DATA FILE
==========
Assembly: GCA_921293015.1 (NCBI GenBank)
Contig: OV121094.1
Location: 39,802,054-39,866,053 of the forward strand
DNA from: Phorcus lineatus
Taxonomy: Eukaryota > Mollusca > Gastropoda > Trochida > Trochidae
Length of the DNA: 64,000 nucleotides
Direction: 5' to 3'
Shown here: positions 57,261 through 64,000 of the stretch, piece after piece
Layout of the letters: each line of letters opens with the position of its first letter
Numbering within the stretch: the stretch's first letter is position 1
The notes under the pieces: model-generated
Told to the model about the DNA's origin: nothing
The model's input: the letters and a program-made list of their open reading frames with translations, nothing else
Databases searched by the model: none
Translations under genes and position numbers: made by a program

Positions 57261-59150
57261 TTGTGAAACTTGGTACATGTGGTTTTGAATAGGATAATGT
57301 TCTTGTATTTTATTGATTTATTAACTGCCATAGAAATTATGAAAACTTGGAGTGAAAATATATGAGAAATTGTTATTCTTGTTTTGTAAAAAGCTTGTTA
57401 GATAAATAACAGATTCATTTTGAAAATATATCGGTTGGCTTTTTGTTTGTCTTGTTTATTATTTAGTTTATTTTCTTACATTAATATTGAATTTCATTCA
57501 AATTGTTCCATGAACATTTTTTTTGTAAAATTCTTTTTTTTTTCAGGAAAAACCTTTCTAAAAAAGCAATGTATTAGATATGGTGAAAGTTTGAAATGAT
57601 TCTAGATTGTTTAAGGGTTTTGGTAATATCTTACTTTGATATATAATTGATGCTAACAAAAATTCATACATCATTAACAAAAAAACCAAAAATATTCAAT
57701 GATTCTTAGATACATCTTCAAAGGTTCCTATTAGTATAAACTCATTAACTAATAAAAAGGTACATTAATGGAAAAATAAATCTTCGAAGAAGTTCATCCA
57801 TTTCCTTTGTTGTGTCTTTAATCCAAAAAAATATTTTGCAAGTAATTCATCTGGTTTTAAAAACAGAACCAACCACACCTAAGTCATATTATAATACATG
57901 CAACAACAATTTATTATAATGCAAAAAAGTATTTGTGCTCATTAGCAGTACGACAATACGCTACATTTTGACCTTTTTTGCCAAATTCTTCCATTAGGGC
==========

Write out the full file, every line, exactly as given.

Assembly: GCA_921293015.1 (NCBI GenBank)
Contig: OV121094.1
Location: 39,802,054-39,866,053 of the forward strand
DNA from: Phorcus lineatus
Taxonomy: Eukaryota > Mollusca > Gastropoda > Trochida > Trochidae
Length of the DNA: 64,000 nucleotides
Direction: 5' to 3'
Shown here: positions 57,261 through 64,000 of the stretch, piece after piece
Layout of the letters: each line of letters opens with the position of its first letter
Numbering within the stretch: the stretch's first letter is position 1
The notes under the pieces: model-generated
Told to the model about the DNA's origin: nothing
The model's input: the letters and a program-made list of their open reading frames with translations, nothing else
Databases searched by the model: none
Translations under genes and position numbers: made by a program

Positions 57261-59150
57261 TTGTGAAACTTGGTACATGTGGTTTTGAATAGGATAATGT
57301 TCTTGTATTTTATTGATTTATTAACTGCCATAGAAATTATGAAAACTTGGAGTGAAAATATATGAGAAATTGTTATTCTTGTTTTGTAAAAAGCTTGTTA
57401 GATAAATAACAGATTCATTTTGAAAATATATCGGTTGGCTTTTTGTTTGTCTTGTTTATTATTTAGTTTATTTTCTTACATTAATATTGAATTTCATTCA
57501 AATTGTTCCATGAACATTTTTTTTGTAAAATTCTTTTTTTTTTCAGGAAAAACCTTTCTAAAAAAGCAATGTATTAGATATGGTGAAAGTTTGAAATGAT
57601 TCTAGATTGTTTAAGGGTTTTGGTAATATCTTACTTTGATATATAATTGATGCTAACAAAAATTCATACATCATTAACAAAAAAACCAAAAATATTCAAT
57701 GATTCTTAGATACATCTTCAAAGGTTCCTATTAGTATAAACTCATTAACTAATAAAAAGGTACATTAATGGAAAAATAAATCTTCGAAGAAGTTCATCCA
57801 TTTCCTTTGTTGTGTCTTTAATCCAAAAAAATATTTTGCAAGTAATTCATCTGGTTTTAAAAACAGAACCAACCACACCTAAGTCATATTATAATACATG
57901 CAACAACAATTTATTATAATGCAAAAAAGTATTTGTGCTCATTAGCAGTACGACAATACGCTACATTTTGACCTTTTTTGCCAAATTCTTCCATTAGGGC